Neighbor of the Month
Gilbert LeRoque

Darlene Good nominated Gilbert and Vicki LeRoque for Neighbors of the Month. Betty Lawrence, also their neighbor, wholeheartedly agrees with the nomination. Following the photo, Lawrence said, “And Gib, while you’re here ...” and LeRoque jumped to assist her.

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Story and photo by Rosalie Currier

Darlene Good of Farwell Avenue in Sturgis says her neighbors, Gilbert and Vicki LeRoque, are the best. Good first met "Mr. LeRoque" in the late 1970s at Colon High School, where he was Good’s biology teacher.

"He was so fair," Good said. "He always listened to us kids and supported us and gave us advice. We had so much respect for him, it took me years to call him by his first name."

In 1991, when Good and her late husband, Larry Good, moved to Farwell Avenue, they became neighbors. When the Goods decided to plant a garden, LeRoque showed them the ropes.

"He is a huge gardener," Good said. "He grows two big gardens and gives away the produce." One garden is in Sturgis and the other at their cabin on Palmer Lake in Colon, where locals harvest freely from the plot.

"The fun of gardening is sharing with people," LeRoque said. "It's what my grandfather did. It’s what my family did." LeRoque’s ancestors were some of the first German settlers in the Sturgis area, he said. His grandfather ran the ice business and among LeRoque' treasures are artifacts from Sturgis Ice Company. LeRoque has lived in Sturgis his entire life, graduating from Sturgis High School in 1962. His career was spent at Colon Public Schools, where he taught for 33 years — Vicki's home town.

In those 33 years, LeRoque doesn’t remember having a down day. "Some were better than others, but I never had a bad day," he said.

Vicki's roots go as deeply into Colon soil as her husband's are in Sturgis. Her generosity is equally as deeply rooted, LeRoque said. Vicki's mother, Iona Robins, 92, of Colon, is an inspiration. Of his mother-in-law, LeRoque says, "I don't know anyone in my life who has been so helpful to so many without anyone knowing it."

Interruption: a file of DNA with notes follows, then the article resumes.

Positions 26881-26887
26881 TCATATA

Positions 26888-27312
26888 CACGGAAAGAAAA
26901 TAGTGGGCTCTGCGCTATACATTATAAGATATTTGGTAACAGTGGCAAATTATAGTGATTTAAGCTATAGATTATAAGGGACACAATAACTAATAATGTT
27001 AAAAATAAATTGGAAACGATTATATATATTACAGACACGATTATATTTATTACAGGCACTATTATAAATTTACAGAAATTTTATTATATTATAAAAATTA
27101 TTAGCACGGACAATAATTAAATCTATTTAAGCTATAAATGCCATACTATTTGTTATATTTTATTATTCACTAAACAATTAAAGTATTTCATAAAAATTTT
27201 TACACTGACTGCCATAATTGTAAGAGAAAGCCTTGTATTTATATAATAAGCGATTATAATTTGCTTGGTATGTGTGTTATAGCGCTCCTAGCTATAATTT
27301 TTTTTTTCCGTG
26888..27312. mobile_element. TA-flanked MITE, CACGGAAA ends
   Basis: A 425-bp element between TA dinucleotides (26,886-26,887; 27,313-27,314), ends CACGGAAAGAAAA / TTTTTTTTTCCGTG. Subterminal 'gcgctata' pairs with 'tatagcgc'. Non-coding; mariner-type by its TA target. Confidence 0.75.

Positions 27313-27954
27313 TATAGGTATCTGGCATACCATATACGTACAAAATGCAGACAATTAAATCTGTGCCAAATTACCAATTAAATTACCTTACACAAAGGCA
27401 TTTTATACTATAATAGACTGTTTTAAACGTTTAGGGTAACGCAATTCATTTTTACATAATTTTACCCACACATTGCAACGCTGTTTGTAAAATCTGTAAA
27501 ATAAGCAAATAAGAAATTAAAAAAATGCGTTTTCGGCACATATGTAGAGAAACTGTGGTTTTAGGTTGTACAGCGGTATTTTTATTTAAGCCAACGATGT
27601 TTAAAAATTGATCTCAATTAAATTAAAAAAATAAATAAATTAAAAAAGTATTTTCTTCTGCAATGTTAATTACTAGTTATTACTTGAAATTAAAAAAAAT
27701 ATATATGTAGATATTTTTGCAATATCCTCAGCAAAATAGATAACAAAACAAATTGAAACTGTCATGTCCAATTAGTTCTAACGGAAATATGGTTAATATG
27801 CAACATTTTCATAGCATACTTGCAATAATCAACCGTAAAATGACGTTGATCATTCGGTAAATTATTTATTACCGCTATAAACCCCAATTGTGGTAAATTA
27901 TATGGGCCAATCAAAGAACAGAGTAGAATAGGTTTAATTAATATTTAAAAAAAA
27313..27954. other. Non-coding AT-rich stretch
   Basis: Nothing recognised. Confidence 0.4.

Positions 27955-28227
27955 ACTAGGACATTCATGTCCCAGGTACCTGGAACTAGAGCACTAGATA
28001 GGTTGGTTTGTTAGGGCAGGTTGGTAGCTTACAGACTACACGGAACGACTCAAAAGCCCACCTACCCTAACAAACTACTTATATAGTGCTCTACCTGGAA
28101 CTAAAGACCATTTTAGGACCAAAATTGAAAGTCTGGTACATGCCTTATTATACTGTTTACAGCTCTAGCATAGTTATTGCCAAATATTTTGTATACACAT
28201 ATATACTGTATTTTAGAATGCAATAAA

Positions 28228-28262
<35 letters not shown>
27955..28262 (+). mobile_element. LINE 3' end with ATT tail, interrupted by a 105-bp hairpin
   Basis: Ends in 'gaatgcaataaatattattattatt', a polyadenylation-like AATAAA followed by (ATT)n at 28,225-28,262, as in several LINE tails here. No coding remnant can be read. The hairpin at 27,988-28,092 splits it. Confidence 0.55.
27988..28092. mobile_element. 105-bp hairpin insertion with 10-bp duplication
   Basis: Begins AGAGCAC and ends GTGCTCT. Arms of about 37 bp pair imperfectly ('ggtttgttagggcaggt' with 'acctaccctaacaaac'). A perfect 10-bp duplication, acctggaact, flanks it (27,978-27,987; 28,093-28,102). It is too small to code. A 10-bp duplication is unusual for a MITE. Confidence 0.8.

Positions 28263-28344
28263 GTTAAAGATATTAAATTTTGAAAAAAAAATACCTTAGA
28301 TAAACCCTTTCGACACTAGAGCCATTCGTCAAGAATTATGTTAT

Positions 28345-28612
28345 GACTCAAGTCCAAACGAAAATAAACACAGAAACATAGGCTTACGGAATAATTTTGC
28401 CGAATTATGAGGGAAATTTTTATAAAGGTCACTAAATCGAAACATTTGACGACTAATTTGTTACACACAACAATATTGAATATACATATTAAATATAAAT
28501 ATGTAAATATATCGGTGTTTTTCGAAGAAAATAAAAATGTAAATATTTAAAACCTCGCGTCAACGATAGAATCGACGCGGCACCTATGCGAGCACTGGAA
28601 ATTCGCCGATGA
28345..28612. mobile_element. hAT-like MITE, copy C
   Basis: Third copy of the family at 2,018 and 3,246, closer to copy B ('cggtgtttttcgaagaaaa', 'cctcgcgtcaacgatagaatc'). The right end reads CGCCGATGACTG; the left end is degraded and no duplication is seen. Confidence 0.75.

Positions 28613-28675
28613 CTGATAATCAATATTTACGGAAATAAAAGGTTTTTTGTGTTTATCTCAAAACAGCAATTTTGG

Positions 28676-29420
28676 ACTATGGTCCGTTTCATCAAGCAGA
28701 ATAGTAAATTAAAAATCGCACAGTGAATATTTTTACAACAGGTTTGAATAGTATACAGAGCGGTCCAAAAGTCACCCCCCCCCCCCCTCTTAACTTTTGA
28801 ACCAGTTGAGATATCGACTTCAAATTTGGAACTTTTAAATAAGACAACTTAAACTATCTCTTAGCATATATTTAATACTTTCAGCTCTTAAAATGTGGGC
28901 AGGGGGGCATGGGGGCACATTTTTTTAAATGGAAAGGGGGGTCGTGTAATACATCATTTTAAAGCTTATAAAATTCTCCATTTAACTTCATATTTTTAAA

"It's what you think everyone should do," Vicki said.

Vicki worked at Kirsch Company for 28 years before the company closed, then was a bookkeeper at Eye Care West. The couple has one daughter, Susan, who is an associate professor of pharmacy at Wayne State University. Her husband, Jim Davis, is a chemistry teacher.

LeRoque's liberality extends to Betty Lawrence, who is in her 90s and lives across the street. They keep tabs on her too, Good said. "Oh my goodness," Lawrence said, "they do anything I ask. They bring in my mail. If I have trouble with the TV they help me. If I have trouble with my computer Vicki helps me. And Gib always makes it sound like I'm doing him a favor."

They also share food back and forth — baked goods, new recipes and old favorites. "Betty’s split-pea soup is to die for," LeRoque said.

Lawrence has a strong network of family and friends, but for immediate needs, it's often LeRoque she calls. "I love her like my own mom,” LeRoque said. “He has a soft spot for elderly women," Vicki said.

LeRoque is also an avid supporter and promoter of nature projects in the county. Years ago, he was highly involved with Camp Fort Hill, Good said. "I grew up working for Orley Kribs and I grew to love the place. Later, I worked with Jack Grant as his assistant and eventually became the camp director," LeRoque said.

"I don't have much contact with Camp Fort Hill now, but it’s reassuring to me that Dave Ludders, Mike Reid and the trustees have done a marvelous job in recent years of keeping that camp going and promoting it. If anyone deserves recognition, it's those guys," he said.

Another of his passions was a past walleye project. In cooperation with the DNR, a group of about 40 raised nearly 1 million walleye in the Colon area, stocking local lakes and the St. Joseph River, he said.

And there was LeRoque's involvement with Ducks Unlimited. Members would tag ducks for DNR to help monitor the population.

"If you have a passion for something, the best thing in life you can do is share it with other people," LeRoque said.

For all those community contributions, LeRoque credits to following in the footsteps of his ancestors and growing up in the post-World War II era. "Everyone just helped each other. We had to take care of one another," LeRoque said.

His father, a World War II veteran, came home from the Pacific Theatre disabled, but he made sure LeRoque learned to love the outdoors and hunting and fishing with help from friends and family members. LeRoque said his Uncle Max, a mentor and role model, would kiss him upon parting and say, "Love one another."

"I've always had the motto: If people know about it, it doesn't count," LeRoque said.

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